The rate at which China is modernising its coal economy therefore appears to be slower than it was in America or Britain. This is likely a result of the lack of readily available natural gas, which played a key role in the reduction of coal use in Britain and American industry. China remains highly dependent on the direct use of coal in industry.

However, in some respects China has fully modernised its coal economy. For example, it no longer has steam trains. Surprisingly, there were more steam trains than diesels in China until 1990:

TrainsAnd, as you see in the time series above, China is further modernising by transitioning from diesel to electric trains.

This, of course, is a return to coal. The prime mover of China’s railways was the steam engine; then it was the diesel engine; and now increasingly it is effectively the steam turbines of China’s coal power plants.

Note on data

Historical US statistics are from EIA. UK statistics from DECC. Statistics for China are taken from the China Energy Databook. Data plotted using ggplot2 in R.

Costa Rica: a mythical land that does not use fossil fuels

I don’t read Quartz much, probably for good reason. Their basic fact checking abilities appear to be shockingly bad. Here are excerpts from the last two things I have read there.

First up, from a story about coal use in China,

slowing the growth of CO2 emissions, in China and globally, will not be enough to stop runaway climate change, a tipping point at which our atmosphere could change unpredictably. To avoid reaching that point, scientists believe that we should avoid crossing a concentration of CO2 in the atmosphere of 400 parts per million. Before the industrial revolution, CO2 levels were at 280ppm; they have already since risen to 382ppm.

This story told use that we must avoid atmospheric CO2 emissions exceeding 400 ppm. Well, we already have. Of course, it would have helped if the journalist who wrote the piece had checked the year – 2006 – he took the information from.

And today, there is a story about how Costa Rica is “now running completely on renewable energy”:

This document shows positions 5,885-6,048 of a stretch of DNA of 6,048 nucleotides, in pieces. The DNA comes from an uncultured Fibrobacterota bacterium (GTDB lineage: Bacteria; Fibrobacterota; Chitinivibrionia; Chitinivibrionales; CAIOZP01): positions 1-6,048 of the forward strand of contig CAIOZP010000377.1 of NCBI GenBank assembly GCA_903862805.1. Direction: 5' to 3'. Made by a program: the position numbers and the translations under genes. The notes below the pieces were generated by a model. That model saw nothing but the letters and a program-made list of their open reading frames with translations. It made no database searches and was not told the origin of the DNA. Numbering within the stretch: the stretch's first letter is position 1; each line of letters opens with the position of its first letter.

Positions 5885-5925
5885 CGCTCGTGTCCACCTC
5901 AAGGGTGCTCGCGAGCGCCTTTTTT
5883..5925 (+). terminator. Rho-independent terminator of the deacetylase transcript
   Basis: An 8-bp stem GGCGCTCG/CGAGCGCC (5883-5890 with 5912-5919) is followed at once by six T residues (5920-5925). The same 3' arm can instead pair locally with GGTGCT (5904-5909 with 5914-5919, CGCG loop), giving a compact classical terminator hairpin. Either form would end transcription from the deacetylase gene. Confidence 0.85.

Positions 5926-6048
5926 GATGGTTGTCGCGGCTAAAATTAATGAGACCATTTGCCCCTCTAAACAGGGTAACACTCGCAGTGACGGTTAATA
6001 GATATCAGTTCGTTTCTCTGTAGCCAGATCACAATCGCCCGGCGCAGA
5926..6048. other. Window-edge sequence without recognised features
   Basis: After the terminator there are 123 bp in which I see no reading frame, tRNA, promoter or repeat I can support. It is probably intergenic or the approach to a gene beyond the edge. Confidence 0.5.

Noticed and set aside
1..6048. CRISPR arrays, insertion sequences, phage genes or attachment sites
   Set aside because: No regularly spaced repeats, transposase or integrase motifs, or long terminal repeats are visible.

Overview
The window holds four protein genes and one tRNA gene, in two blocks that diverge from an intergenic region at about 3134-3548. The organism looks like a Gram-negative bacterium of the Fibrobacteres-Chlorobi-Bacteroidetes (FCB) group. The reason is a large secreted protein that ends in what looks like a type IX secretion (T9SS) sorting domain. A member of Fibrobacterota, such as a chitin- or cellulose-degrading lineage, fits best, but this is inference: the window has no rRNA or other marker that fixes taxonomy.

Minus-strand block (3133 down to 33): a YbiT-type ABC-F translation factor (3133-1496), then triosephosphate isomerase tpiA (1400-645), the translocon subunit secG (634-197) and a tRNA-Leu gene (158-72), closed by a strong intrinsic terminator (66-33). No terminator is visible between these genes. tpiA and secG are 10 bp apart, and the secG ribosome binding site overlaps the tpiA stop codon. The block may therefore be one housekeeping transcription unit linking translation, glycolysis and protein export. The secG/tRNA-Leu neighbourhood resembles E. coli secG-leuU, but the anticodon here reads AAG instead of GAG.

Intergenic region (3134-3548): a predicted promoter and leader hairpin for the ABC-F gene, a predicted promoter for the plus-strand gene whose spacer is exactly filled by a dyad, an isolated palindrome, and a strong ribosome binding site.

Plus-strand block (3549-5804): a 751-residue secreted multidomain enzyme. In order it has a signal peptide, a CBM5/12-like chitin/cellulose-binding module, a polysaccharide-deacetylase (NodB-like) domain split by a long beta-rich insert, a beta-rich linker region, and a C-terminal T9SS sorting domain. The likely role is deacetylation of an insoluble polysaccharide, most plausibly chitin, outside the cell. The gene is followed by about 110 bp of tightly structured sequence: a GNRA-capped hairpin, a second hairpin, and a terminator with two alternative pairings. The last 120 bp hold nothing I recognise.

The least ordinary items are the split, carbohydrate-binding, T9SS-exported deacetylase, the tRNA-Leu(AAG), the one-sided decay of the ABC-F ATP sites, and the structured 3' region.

Thanks to some heavy rainfall this year, Costa Rica’s hydropower plants alone are generating nearly enough electricity to power the entire country. With a boost from geothermal, solar, and wind energy sources, the country doesn’t need an ounce of coal or petroleum to keep the lights on. Of course, the country has a lot of things going in its favor. Costa Rica is a small nation, has less than 5 million people, doesn’t have much of a manufacturing industry that would require a lot of energy, and is filled with volcanoes and other topographical features that lend themselves to renewable energy.

Nonetheless, it is both a noble and significant feat for a nation of any size to eschew fossil fuels completely.

So, there you go. Costa Rica does not use fossil fuels. How did they achieve this, and how can everyone else copy them?

This made me curious. According to Expedia, I can book a 7 day holiday in Costa Rica. This will involve travelling from Heathrow Airport and arriving at Costa Rica, in a plane made by Boeing and powered by kerosene, a fossil fuel.

Hold on. Perhaps Costa Rica has not eschewed fossil fuels completely. Easily available statistics will tell us a more accurate story. Let’s try CDIAC’s data for carbon emissions from the combustion of the fossil fuels Costa Rica has eschewed. Here is the most recent data.

costaSo, you see this mistake made. It’s an old one. We use fossil fuels for all kinds of things. Heating our homes, driving cars, flying planes, shipping tooth picks from China. Yet, a lot of media coverage seems to believe we only use them for generating electricity.

And the Quartz story provides us with another example:

Denmark, which gets 40% of its energy from wind, wants to ditch fossil fuels completely by 2050.

More accurately, Denmark gets 40% of its electricity, not energy, from wind. But this is an old story.

So, here is a very good rule of thumb:

If a news story tells you a country gets X% of its energy from renewables, it really means that it gets X% of its electricity from renewables.

I believe this rule of thumb is as reliable as the one about the sun coming up each morning.